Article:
A number on its own is valuable, but understanding why it's high or low is an important question for insurance applicants, underwriters, and advisors. In addition to the life score, the mortality model provides contributing factors, i.e., which health attributes increased and decreased the score. Life score contributions are calculated using Shapley values, an intuitive, model agnostic approach to interpreting model decisions derived from coalitional game theory.2 Here's an example of how the contributions of a life score can be visualized:
The short answer is, you create a robust simulation that shows what would happen if a different underwriting regime were in place. In collaboration with actuaries, we designed an algorithm that generates a synthetic, model-assigned book of business to compare against historical underwriting risk class offers. On a pool of 600k applications, we use the life score to sort individuals by mortality risk and reassign risk classes maintaining identical age, sex, application year, and risk class distributions. With two sets of decisions in hand, we can compare the mortality between the historical and model risk class assignments.
Underwriters are experts at risk selection, yet the results show that after a 15-year duration, the life score model would have formed an offer pool with 6% fewer deaths.
In production at MassMutual, thresholds are calibrated such that the life score yields the same set of discrete risk classes used by underwriters. Below is a visualization of how this risk class recommendation is generated.
The model-driven risk class recommendation is then used in conjunction with the underwriting process (we'll get into that soon) to land on a final risk class decision.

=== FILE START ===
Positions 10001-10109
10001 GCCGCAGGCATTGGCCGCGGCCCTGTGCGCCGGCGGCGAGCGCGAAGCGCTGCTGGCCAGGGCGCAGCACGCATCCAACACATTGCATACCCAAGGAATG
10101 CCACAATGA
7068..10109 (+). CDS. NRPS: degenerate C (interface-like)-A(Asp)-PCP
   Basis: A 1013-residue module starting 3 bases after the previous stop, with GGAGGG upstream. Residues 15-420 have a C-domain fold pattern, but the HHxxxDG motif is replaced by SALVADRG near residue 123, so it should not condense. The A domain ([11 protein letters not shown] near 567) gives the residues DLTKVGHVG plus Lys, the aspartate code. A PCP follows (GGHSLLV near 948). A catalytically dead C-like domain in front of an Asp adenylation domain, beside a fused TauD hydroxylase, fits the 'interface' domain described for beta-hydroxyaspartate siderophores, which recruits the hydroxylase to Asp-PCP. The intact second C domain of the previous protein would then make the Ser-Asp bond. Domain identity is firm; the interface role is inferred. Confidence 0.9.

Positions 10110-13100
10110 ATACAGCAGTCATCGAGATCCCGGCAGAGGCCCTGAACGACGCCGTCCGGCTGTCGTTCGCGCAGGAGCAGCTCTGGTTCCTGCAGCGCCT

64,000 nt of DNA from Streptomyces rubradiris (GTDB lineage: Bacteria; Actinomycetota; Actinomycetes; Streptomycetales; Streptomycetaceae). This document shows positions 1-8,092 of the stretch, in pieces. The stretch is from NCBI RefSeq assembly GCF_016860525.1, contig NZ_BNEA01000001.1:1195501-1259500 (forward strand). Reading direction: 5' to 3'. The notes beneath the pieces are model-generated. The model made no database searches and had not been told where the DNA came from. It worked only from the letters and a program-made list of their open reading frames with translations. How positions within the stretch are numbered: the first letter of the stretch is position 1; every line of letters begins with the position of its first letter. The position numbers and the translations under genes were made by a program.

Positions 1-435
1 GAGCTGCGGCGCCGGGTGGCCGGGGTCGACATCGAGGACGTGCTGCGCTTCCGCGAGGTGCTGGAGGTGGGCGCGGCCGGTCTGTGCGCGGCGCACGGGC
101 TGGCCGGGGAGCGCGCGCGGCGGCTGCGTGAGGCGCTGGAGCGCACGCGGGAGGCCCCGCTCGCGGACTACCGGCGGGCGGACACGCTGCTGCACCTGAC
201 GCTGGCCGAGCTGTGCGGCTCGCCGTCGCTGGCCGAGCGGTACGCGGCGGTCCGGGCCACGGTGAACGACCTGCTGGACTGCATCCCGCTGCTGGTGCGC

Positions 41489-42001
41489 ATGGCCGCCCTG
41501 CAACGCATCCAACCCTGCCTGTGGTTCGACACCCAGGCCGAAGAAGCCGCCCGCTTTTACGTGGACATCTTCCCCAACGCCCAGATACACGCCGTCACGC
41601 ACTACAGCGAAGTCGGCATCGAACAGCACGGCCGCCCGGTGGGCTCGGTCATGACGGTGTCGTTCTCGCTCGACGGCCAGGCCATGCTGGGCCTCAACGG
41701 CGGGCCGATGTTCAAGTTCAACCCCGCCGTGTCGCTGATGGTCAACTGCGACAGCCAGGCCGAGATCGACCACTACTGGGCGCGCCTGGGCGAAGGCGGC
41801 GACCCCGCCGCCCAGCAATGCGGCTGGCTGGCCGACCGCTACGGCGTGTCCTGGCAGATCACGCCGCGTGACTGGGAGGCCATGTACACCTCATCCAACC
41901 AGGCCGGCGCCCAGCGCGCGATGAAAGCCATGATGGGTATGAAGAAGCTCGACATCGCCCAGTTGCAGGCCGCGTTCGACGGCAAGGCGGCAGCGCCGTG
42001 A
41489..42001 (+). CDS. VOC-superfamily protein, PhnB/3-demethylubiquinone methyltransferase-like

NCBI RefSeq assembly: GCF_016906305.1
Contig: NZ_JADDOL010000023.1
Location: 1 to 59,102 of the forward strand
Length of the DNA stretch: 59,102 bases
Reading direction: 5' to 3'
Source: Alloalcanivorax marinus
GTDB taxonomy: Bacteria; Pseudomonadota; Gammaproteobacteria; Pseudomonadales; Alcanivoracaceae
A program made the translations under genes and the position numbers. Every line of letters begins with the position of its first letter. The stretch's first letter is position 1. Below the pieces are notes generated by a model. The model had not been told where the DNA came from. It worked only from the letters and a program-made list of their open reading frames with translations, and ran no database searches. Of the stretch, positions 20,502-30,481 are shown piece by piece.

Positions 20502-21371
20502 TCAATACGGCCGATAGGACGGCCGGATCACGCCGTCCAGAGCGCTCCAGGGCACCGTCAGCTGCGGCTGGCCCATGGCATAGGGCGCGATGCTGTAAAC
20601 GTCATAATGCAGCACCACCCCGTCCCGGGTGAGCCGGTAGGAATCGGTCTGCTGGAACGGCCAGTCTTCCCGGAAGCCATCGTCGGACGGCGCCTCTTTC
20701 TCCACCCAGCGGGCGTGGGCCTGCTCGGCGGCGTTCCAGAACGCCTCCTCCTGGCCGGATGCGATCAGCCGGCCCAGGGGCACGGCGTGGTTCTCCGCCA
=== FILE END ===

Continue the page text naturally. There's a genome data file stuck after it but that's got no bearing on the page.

While the large historical simulation illustrates how the life score performs on it's own, in production we leverage (and are required to abide by) the large established set of underwriting guidelines. These guidelines have been codified into thousands of rules that cap applicants to risk classes based on particular health attributes of their application. When a rule is triggered (say, someone checks off that they have a heart condition), underwriters can focus on pertinent details of the application and use domain expertise to either override the rule, decide if additional information is required, or confirm the rule and proceed with the recommended risk class.
Ultimately, the life score is the key driver of the final offer, but rules may hold the application to a worse risk class. Applications with no rules triggered can be issued with light review. Below is a schematic of how the mortality model interacts with larger algorithmic underwriting system.
Since its deployment in 2016, the life score model has scored more than 175k applications. It's saving millions of dollars in operational costs, reducing the time it takes to issue policies, and increasing the rate at which applicants take their policy offer. Not to mention in the long-run, MassMutual will observe better mortality rates in their healthiest risk classes.
Read our paper, recently published at the IAAI Conference on Innovative Applications of Artificial Intelligence!
Get a quick and easy estimate of your life score here!
 Ishwaran, Hemant, et al. "Random survival forests." The annals of applied statistics 2.3 (2008): 841-860.
 Lundberg, Scott M., and Su-In Lee. "A unified approach to interpreting model predictions." Advances in Neural Information Processing Systems. 2017.